|Optional protocol||on the involvement of children in armed conflict, on the Sale of Children, Child Prostitution and Child Pornography|
|Corporal punishment||Corporal Punishment is legal in the home.|
|Overview of the child rights situation|
The situation of Roma children is the main focus of the report because very little has happened since the last report. They have far less access to education and health.
|Situation of intersexual and transsexual children||The Committee urges the State party to conduct awareness-raising programmes on the prohibition of discrimination and related sanctions, and use legislative, policy and educational measures, including sensitization and awareness-raising, to end stigmatization.|
|Female genital mutilation and reproductive rights|
The Committee calls on the State party to investigate the full extent of the practice of forced sterilization of women and girls in the communist and post-communist period in the State party and to provide financial and other reparations to the victims.
To change the situation in this day and age, the Committee recommends to ensure the universal coverage of modern contraception and abortion services under public health insurance and remove the parental consent requirement for abortions and contraceptives requested by adolescent girls above the age of sexual consent.
Further, Slovakia has a high teenage birth rate, accompanied by a high rate of school dropout and high infant mortality rate among new-born children of young mothers from socially disadvantaged backgrounds. The Committee recommends to develop and implement a policy to protect the rights of pregnant teenagers, adolescent mothers and their children and combat discrimination against them and to foster responsible parenthood and sexual behaviour, with particular attention to boys and men.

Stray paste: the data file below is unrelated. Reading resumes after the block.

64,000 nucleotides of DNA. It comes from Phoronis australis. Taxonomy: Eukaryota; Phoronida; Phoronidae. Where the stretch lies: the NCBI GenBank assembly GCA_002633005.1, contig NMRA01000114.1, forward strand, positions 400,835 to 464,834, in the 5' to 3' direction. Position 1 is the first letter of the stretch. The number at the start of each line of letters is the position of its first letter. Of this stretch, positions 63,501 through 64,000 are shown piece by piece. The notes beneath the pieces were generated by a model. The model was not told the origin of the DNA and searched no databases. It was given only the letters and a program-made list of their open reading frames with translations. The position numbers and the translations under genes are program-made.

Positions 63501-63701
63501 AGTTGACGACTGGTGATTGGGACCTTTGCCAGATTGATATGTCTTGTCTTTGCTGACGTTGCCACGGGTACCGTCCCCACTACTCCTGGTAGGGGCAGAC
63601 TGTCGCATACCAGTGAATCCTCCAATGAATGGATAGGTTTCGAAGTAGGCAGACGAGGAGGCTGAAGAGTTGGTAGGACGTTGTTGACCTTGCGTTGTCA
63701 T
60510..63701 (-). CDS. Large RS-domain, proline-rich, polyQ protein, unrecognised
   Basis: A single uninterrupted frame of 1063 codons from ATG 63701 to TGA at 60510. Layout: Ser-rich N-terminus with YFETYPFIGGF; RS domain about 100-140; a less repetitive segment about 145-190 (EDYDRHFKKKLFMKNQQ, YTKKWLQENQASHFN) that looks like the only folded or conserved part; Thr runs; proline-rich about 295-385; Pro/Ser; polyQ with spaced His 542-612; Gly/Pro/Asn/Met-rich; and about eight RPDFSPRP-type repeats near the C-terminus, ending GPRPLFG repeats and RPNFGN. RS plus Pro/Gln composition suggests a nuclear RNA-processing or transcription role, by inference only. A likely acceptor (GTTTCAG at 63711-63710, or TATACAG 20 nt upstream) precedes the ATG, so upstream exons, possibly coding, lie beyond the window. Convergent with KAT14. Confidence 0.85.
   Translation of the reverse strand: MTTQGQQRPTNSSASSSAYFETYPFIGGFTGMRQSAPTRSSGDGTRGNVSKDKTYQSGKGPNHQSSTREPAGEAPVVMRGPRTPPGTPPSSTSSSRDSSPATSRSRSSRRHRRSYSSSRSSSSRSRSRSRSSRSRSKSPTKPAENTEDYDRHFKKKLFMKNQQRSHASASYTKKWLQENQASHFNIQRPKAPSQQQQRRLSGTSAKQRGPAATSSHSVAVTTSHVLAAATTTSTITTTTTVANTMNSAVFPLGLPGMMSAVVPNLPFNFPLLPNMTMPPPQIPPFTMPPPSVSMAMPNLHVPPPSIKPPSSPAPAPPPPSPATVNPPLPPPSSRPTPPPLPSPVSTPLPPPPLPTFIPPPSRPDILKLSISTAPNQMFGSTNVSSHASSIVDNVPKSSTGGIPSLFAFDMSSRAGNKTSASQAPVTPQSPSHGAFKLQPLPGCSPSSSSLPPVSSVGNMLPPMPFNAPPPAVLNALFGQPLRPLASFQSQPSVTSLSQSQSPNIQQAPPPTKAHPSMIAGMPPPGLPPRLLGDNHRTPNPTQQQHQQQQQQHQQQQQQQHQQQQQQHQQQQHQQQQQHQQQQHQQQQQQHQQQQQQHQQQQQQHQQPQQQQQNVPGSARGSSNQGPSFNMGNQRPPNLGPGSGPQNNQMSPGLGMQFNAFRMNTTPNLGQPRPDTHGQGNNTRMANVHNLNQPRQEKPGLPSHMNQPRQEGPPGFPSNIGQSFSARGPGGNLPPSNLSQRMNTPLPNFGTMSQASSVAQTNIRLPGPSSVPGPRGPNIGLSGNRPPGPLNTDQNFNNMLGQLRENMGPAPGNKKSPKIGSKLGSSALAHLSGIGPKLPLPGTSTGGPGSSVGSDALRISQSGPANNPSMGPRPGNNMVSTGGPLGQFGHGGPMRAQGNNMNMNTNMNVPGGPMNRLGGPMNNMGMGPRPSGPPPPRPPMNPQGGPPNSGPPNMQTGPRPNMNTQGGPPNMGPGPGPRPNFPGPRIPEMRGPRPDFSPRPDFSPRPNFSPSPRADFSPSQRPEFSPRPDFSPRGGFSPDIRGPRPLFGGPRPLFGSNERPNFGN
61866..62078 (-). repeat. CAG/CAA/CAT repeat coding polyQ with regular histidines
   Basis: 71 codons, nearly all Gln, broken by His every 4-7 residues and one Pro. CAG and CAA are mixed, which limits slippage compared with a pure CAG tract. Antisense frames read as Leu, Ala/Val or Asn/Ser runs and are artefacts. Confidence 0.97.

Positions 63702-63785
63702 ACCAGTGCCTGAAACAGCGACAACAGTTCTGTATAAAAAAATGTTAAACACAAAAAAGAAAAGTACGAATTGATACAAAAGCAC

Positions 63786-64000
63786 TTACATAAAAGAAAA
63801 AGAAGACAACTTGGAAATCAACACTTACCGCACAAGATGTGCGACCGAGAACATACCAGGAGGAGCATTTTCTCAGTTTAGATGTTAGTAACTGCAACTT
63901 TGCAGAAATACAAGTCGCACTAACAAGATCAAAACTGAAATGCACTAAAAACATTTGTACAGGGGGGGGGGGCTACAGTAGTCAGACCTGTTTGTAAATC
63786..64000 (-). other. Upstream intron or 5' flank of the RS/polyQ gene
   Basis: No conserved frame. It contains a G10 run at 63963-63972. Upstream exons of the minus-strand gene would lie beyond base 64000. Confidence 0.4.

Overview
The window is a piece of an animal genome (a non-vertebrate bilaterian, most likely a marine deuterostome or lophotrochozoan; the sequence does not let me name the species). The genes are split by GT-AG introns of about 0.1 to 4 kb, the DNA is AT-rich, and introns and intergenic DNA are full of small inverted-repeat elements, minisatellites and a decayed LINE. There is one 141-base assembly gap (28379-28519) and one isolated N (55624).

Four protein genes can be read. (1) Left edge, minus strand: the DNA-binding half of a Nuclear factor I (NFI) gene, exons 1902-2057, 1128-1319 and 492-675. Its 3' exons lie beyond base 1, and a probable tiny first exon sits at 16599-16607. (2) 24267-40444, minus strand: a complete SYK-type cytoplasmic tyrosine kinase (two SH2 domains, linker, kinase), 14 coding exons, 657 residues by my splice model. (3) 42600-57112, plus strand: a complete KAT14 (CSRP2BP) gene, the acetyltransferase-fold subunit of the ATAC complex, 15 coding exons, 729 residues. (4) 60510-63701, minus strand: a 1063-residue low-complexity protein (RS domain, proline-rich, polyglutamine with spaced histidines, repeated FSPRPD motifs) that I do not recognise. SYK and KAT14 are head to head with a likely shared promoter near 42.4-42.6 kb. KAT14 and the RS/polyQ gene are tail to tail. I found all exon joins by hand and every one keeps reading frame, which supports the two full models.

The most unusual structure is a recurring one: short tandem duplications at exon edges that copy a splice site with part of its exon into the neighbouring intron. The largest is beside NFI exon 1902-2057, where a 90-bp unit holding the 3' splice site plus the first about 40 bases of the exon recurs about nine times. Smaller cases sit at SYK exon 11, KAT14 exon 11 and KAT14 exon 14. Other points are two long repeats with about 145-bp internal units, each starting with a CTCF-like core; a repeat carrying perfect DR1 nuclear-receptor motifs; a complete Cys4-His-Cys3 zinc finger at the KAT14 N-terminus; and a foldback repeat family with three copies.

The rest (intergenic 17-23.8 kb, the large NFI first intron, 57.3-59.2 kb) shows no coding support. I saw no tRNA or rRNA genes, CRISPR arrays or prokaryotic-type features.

|Racism, children belonging to a minority and indigenous children||The Committee is concerned that Public Defender of Rights has reported race-motivated redrawing of school districts and, instead of investing in desegregation, the State party has built cheap metal containers close to Roma settlements to serve as schools for Roma children only.<br /> The Committee is further concerned of the growing number of violent verbal and physical attacks and incidents of harassment against the Roma, including Roma children, by State actors, especially the police, as well as private individuals.|
|Situation of children with disabilities|
The Committee urges the State party to set up a comprehensive strategy, prioritize family and community care and ensure that inclusive education is given priority over the placement of children in specialized institutions and classes.